- Associated Press - Friday, December 26, 2014

DENVER (AP) - A 10-year-old girl in Canon City has an unusual hobby - decorating inmates’ gravesites.

Jeweleen Reiter says she felt guilty when she saw forlorn markers in a section for prisoners at Greenwood Cemetery in Canon City, home to about a dozen federal and state prisons.

“My mom took me there, she showed me the prisoners, and I guess I felt bad,” Jeweleen told KUSA (http://on9news.tv/1x6eikd).

“I feel like they need help,” she said of the inmate graves. “I’m thinking about how I’m making them happier.”

Some of the inmates’ graves at Greenwood were as grim as some of their lives may have been. All the graves are marked with metal rusted markers. At least half don’t have names.

“It should be a happy place,” Jeweleen said. “Color is what we need. I think everyone deserves a little bit of happiness.”

About a year ago, Jeweleen decided to bring some happiness to the inmates by decorating their graves - many nameless - with artificial flowers.

“That one is missing a flower,” she said walking around the cemetery and putting flowers on every headstone. “Those ones over there need work on. I want to see color.”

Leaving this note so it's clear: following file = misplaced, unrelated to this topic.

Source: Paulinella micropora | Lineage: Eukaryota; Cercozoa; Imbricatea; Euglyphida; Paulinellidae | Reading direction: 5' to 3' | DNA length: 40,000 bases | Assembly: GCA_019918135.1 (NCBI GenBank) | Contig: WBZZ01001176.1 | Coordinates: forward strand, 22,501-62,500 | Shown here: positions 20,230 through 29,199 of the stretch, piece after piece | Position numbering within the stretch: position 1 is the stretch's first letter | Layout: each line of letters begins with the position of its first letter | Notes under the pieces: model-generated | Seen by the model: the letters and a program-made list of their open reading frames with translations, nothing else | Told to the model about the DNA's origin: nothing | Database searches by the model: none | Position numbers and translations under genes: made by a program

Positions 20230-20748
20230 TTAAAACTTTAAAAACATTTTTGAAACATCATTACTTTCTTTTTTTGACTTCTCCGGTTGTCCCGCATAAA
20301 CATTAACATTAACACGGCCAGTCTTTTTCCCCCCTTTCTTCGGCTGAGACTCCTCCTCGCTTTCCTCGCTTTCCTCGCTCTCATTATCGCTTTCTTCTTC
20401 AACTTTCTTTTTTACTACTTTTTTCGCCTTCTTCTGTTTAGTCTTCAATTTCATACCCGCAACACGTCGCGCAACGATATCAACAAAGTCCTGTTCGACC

Color everywhere, but mostly in once place, for one man. The only inmate with a marble headstone.

Joe Arridy was a mentally disabled man wrongfully executed in 1939 for a rape and murder he didn’t commit. Gov. Bill Ritter pardoned Arridy in 2011.

Jeweleen’s efforts have impressed some members of the Greenwood Cemetery Board.

“Every person was important in one way or another,” board member Tom Monaco said.

“Doesn’t matter if they were a housewife or a governor,” he said. “We have both out here.”

Generations apart, Monaco and a 10-year-old see a lot of things the same way.

“We all deserve a little bit of love, (because) we can always ask for forgiveness,” Jeweleen said.

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Information from: KUSA-TV, http://www.9news.com

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